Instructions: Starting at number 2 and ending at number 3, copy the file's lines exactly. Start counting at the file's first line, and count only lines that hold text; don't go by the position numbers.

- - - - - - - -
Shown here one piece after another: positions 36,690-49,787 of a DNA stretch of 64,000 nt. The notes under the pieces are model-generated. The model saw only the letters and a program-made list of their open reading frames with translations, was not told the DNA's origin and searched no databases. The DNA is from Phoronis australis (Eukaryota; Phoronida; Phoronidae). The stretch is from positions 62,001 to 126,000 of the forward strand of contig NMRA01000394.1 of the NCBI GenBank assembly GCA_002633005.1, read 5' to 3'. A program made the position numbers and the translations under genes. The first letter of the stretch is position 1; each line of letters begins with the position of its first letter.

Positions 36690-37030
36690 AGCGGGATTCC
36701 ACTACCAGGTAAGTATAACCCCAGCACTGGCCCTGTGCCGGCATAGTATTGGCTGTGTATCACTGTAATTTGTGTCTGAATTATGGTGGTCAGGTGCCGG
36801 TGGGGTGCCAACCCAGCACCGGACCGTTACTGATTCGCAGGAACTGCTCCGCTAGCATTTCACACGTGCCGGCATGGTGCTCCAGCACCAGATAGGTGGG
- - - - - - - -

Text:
Positions 36690-37030
36690 AGCGGGATTCC